Today we’re talking with S. Elizabeth, writer and curator extraordinaire of “The Art of the Occult” and “The Art of Darkness.”
1. I became familiar with you when your previous book “The Art of the Occult” released, and now you’re back with “The Art of Darkness: A Treasury of the Morbid, Melancholic and Macabre.” Was it hard to convince your publisher that there was an audience for books discussing art?
I don’t think it took much convincing at at all, and as it happens, my editor is the one who pitched both ideas to me! She reached out to me originally in 2019 for The Art of the Occult, a book which she had the idea for, she just needed someone to write it! I am not sure how she happened upon me and I have never asked (I’m weirdly shy to ask such a thing!) but I imagine it’s because I have been writing about art and artists for well over a decade now, and many of these artists have esoteric or occult leanings. I have been privileged to work with the same editor at the same publisher over the past 3 years, and I think for the most part she really “gets” me. She’s the impetus for The Art of Darkness as well–she presented the idea to me! And this publisher, The Quarto Group, as far as I can tell, is very big on art and artists, that’s very much their thing, to publish inspiring niche-interest books are visually appealing, information rich, and stimulating.
2. What is your process for selecting art for these books? Do you need to seek permission to use works of art in your books?
I’ve been collecting art online for as long as I’ve been online…I’ve been keeping a sort of mental rolodex for the past 20 years! So for both books, I already had so many works in mind for each of the projects. What I did is I started with a wish list of hundreds of artists that I would like to include in the book, which I would then share with my editor, who would give me feedback. Feedback usually looked like “too illustrative or too comic book-y or cartoon-y “or what have you (those pieces absolutely have a place in the art world and in my heart, but they may have not been quite the right fit for the books, I get it, even if I might have been a little disappointed!) So I would whittle down my list and build it back up based on loads of research and my editor’s suggestions, and then when I had a good-sized list to look at, I would look it over with an eye toward building groupings of images based on themes. I didn’t want the chapters ordered chronologically, or in terms of art movements, I wanted something that felt much more interesting and imaginative. So after some thought, I structured The Art of Darkness into three parts, each broken down further into four chapters. So you’d have something like Part I: It’s All In Your Head, in which we would then have chapters about dreams and nightmares, psychological distress and whispers from the void. Further parts include The Human Condition, The World Around Us, and Visions from Beyond. I am really quite pleased with how it all pulled together!
AND YES ABSOLUTELY. Permission to use the artwork is a MUST and it is a PROCESS. Gathering the permissions nearly takes as long as writing the book. Some images are in the public domain, and some can be acquired from museums and galleries, but there is a lot of reaching out to individual artists that has to occur, as well. And I did a lot of that work myself…and it’s not exactly a straightforward process. Between tracking down contact information for the artist (if they are still alive, that is–otherwise, you might be dealing with galleries, estates, etc.) and actually finding them and receiving those permissions, you then have the concern of whether or not the artist can provide a high-enough resolution of the work, whether it fits with the layout of the book, and to backtrack a bit–whether or not the publisher even agrees that the images you’ve suggested will be appropriate for the overall project. In the course of this process of research and reaching out, which was never tedious, believe it or not–I love to track down elusive art and artists!– I got a lot of email bounce backs, and oftentimes even if the email appeared to go through, there were a handful of artists I never heard back from. Sometimes I did get a response and received a “no” right off the bat. Sometimes, too, this occurred after some back and forth between myself and the artist, and we arrived at the determination that maybe my book wasn’t a good fit for their artistic vision. And that’s OK! It really is. It’s not all going to work out, and you can’t always get everything you want, and after getting over a bit of initial frustration, I frequently came to the conclusion that it was probably for the best.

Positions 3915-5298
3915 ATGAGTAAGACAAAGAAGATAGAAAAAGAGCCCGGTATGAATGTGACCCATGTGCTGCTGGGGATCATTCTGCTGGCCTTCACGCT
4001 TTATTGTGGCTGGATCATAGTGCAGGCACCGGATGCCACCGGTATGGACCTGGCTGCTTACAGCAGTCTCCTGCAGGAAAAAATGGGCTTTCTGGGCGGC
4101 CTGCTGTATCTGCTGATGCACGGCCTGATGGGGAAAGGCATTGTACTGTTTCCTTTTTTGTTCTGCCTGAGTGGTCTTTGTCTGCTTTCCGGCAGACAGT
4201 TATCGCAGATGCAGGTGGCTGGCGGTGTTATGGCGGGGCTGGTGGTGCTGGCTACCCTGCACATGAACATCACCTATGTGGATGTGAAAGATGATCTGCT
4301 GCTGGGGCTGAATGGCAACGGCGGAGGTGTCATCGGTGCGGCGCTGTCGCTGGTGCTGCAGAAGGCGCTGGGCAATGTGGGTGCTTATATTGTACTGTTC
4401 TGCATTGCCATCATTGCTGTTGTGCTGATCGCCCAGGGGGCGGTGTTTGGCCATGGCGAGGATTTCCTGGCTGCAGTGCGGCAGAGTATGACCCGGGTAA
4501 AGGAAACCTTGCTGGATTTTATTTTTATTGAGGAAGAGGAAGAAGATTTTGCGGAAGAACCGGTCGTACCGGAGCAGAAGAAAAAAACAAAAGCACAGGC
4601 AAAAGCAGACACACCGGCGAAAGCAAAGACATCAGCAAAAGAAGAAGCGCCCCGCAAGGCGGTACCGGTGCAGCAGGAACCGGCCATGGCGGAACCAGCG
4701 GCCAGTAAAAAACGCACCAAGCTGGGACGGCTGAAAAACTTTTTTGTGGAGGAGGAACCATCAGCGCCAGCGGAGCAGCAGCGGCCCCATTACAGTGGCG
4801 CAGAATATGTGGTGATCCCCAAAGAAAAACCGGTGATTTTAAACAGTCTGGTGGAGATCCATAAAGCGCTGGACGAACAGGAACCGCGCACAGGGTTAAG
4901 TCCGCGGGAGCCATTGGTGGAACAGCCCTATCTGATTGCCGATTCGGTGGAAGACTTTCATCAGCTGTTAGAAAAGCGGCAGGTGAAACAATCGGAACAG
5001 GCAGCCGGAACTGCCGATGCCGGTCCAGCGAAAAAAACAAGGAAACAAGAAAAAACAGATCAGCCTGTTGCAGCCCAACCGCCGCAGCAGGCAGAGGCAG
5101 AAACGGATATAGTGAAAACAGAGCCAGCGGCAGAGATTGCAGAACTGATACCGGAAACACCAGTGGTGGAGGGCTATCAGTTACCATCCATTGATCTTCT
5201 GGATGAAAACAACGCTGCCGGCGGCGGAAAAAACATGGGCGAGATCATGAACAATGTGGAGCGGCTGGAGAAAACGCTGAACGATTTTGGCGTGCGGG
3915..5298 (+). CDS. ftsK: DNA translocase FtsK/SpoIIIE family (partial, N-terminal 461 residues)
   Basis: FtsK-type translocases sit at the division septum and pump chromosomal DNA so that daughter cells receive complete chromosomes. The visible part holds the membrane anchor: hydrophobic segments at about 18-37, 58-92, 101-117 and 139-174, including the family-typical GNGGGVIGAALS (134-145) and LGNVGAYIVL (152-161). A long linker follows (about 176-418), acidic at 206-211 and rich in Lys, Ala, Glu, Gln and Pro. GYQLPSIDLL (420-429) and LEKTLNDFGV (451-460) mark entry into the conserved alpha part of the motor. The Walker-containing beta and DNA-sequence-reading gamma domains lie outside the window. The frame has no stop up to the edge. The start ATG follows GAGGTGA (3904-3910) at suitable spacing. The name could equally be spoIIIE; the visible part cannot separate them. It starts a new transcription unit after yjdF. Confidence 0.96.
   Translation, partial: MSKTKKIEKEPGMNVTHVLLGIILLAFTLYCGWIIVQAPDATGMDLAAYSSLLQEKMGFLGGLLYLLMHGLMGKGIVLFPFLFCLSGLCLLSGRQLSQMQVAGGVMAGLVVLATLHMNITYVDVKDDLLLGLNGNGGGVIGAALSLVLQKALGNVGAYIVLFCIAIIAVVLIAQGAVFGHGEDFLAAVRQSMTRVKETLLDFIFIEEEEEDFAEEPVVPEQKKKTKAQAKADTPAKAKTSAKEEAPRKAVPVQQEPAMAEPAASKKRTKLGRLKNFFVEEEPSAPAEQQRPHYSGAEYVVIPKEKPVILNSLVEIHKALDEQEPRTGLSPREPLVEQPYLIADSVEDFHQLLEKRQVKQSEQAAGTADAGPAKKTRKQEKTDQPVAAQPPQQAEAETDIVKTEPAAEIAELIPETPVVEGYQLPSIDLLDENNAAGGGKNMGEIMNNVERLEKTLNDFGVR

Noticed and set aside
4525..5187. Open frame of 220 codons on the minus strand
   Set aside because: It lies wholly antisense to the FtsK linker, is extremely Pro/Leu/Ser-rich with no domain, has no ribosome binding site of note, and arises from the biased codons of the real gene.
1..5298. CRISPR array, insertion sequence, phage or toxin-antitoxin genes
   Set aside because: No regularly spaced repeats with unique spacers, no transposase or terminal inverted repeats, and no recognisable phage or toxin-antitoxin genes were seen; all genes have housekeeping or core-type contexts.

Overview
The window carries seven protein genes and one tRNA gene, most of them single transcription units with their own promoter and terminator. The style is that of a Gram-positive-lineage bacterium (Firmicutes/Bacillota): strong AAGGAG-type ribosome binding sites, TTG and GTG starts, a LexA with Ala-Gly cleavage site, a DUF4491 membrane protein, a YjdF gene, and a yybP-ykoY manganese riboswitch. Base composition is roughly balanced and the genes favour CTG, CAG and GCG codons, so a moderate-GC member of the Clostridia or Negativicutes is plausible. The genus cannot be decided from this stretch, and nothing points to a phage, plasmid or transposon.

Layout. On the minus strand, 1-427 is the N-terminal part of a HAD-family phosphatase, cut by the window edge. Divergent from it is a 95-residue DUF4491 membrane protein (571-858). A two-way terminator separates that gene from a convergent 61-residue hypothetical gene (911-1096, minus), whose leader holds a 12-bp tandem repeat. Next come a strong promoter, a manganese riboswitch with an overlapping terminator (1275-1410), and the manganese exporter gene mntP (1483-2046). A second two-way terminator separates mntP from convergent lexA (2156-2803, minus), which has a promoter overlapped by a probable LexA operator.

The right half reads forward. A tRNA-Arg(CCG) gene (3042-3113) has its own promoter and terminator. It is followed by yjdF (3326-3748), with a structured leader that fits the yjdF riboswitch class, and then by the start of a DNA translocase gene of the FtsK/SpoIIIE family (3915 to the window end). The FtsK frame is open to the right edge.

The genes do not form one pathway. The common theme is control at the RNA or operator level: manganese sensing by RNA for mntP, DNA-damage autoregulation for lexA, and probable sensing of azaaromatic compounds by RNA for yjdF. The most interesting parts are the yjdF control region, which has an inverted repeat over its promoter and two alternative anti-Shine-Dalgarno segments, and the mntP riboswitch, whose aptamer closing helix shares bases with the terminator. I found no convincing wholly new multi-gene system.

With regard to those artists who are no longer with us, sometimes I couldn’t track down an estate contact, and when I did I never heard back from them. If it was the publisher reaching out, sometimes they either couldn’t come to an agreement or they were perhaps unable to acquire a high enough resolution image that would work for this particular print medium.
I know that was a lot of not -terribly-interesting info and not everyone cares how the sausage is made, but that all brings me to a point that I cannot stress enough. There are always going to be readers or critics who say “oh, I can’t believe she forgot to include X/Y/Z artist!” All of that boring explanation I gave just now? Any one of those reasons could be why I was unable to include such-and-such or so-and-so. It’s so galling that people automatically presume that I (or anyone in this position) “forgot.” Okay, so I don’t want to end that thought on a negative note, but that’s just something that always burns my muffins. Ugh.
3. After “The Art of the Occult”, what made you decide that darkness would be a good theme to explore, and were your publishers like, “What?”